UVC UVB UVA Adobe Stock
|Three main types of ultraviolet light. (Image Source: UVC UVB UVA Adobe Stock)|
Now any do-it-yourself (DIY) techie can battle the COVID-19 dark side if they build the right type of UV light-side saber. It’s been known since the late 1800s that a specific band of ultraviolet light can kill microorganisms by damaging their DNA or RNA. That certain type of UV light is known as UVC, which has a much shorter and my energetic wavelength than the more common UVA and UVB light found abundantly in sunlight. The Earth’s ozone layer filters out most of the more harmful UVC in the atmosphere before it can reach the planet’s surface.
Artificially produced UVC has a long history of use in sterilizing medical equipment and surfaces in hospitals. The radiation is also used to help sanitize drinking water in municipal water treatment centers as some parasites are resistant to chemical disinfectants such as chlorine.
The CDC confirms that ultraviolet germicidal irradiation has shown the most promise as a potential methods to decontaminate disposable filtering facepiece respirators (FFRs), like N95 masks. CDC researchers suggest applying dosages of 1,000 - 3,000 mJ/cm2 to ensure 99.9% deactivation, in accordance with the current CDC disinfection goals.
If a DIY lightsaber is to win the battle to kill (or rather deactivate ) COVID-19 germs on surfaces, it must use a sufficient UVC light source. Chris Hicks from Hackaday.IO found this cool blue project for building just such a germicidal lightsaber. The parts list is provided on Amazon. According to Chris:
“No soldering is required! All the wiring is color coded. This is as easy as it gets. This parts list even includes the stick to mount the parts to. I've also included a bulb mount for tip Single packs are fine for parts too. Metal foil tape optional. Aluminum foil will work as well. All wires you need come with this ballast. Give it a shot. Then go get some microbes.”
A word of caution: Most UVC disinfection devices use a specific fluorescent-light bulb, which are readily available and often have the word “germicidal” in the name. Aside from the special light source, the rest of the support hardware includes ballasts, wiring and controls similar to any other fluorescent light fixtures.
Oh, and be careful not to point the UVC lightsaber at other living creatures. Only shine its DNA and RNA destroying radiation on the COVID-19 bad guy germs!
Hackaday.IO Chris Hicks
Fluorescent light saber. (Image Source: Hackaday.IO Chris Hicks)
If you’re looking to make a COVID-19 fighting lightsaber that uses a battery instead of a power cord, then consider using UVC Blue LEDs instead of fluorescent UVC light.
Instructables user vishalapr has shared plans for making just such a lightsaber. The project is simplicity itself in terms of materials:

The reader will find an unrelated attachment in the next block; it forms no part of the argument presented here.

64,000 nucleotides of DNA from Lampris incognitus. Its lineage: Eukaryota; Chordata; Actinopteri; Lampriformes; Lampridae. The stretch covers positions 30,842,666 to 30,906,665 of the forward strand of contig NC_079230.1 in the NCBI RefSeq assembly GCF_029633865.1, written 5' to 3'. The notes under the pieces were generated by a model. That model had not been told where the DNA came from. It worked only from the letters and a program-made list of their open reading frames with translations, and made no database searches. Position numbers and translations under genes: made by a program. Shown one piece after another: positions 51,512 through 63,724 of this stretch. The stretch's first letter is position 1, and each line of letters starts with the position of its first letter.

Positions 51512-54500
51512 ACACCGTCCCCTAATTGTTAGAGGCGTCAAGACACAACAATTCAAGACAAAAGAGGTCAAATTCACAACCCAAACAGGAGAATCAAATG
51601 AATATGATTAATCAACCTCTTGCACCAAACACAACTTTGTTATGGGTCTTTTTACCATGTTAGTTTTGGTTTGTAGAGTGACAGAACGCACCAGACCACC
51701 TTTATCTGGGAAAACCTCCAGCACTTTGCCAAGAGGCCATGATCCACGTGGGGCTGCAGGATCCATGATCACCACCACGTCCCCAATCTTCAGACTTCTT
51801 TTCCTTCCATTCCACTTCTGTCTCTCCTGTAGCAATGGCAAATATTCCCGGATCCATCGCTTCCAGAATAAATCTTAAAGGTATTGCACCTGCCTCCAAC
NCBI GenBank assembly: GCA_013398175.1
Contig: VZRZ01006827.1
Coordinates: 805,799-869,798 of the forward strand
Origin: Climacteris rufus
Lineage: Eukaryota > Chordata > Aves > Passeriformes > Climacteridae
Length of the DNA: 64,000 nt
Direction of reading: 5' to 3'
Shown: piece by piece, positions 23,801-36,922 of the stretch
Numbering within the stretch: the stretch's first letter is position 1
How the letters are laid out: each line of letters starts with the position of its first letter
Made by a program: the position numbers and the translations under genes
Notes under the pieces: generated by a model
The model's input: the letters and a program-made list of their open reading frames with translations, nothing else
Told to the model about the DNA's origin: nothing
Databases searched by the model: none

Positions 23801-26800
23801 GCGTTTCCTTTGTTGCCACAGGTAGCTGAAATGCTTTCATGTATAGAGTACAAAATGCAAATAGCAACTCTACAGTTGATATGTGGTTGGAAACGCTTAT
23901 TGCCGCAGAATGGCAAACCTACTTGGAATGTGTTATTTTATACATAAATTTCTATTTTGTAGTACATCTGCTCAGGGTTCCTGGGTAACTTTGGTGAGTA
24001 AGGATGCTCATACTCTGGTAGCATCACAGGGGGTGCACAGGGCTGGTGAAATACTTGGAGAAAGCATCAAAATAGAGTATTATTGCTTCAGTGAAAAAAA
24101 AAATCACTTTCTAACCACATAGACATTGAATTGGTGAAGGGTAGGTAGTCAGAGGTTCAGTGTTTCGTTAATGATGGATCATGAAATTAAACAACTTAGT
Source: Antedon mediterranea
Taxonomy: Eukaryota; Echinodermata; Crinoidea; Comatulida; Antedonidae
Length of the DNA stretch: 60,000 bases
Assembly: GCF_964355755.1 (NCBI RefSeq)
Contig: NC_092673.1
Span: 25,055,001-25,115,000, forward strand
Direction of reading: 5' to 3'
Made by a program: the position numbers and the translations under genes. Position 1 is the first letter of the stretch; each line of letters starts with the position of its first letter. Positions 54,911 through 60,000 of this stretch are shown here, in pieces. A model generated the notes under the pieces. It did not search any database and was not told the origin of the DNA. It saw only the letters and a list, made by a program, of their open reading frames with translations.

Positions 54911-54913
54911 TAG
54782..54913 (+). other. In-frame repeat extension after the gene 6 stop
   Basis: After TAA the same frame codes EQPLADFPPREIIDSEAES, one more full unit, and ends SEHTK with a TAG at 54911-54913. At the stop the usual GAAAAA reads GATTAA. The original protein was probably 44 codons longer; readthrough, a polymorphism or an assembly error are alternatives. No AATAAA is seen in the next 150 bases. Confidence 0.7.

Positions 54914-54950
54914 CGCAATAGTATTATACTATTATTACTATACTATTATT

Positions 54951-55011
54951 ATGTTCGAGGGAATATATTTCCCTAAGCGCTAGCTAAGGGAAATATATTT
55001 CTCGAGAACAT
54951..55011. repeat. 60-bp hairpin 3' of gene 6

- 2 Any color LED's you want
- A box with a lid with a hole in its middle
- Momentary switch
Blue LED Lightsaber, Instructables vishalapr
|Blue UVC LED Lightsaber. (Image Source: Blue LED Lightsaber, Instructables vishalapr)|
As with UVC fluorescent light bulbs, UVC LEDs are also readily available. But don’t be confused: ordinary LEDs for general-purpose illumination do not generate UV light. In particular, blue LEDs have typically ~450 nm, with a width of about 20 nm. They do not emit UV, which has to be below 400 nm. According to the International Ultraviolet Association: “The portion of the UV spectrum (the ‘germicidal’ region) that is important for the disinfection of water and air is the range that is absorbed by DNA (RNA in some viruses). This germicidal range is approximately 200-300nm.”
Aside from energy efficiency and smaller size compared to fluorescent lights, UVC LED’s have the additional benefit of being more environmentally friendly as they do not contain harmful mercury, and do not produce ozone.
Once again: Be careful using UVC light. Humans and other living creatures can be seriously harmed from UV Type C radiation. If you build these or any projects using UVC fluorescent or LEDs, please seek the advice from other’s technically competent in the use of this kind of technology.
John Blyler is a Design News senior editor, covering the electronics and advanced manufacturing spaces. With a BS in Engineering Physics and an MS in Electrical Engineering, he has years of hardware-software-network systems experience as an editor and engineer within the advanced manufacturing, IoT and semiconductor industries. John has co-authored books related to system engineering and electronics for IEEE, Wiley, and Elsevier.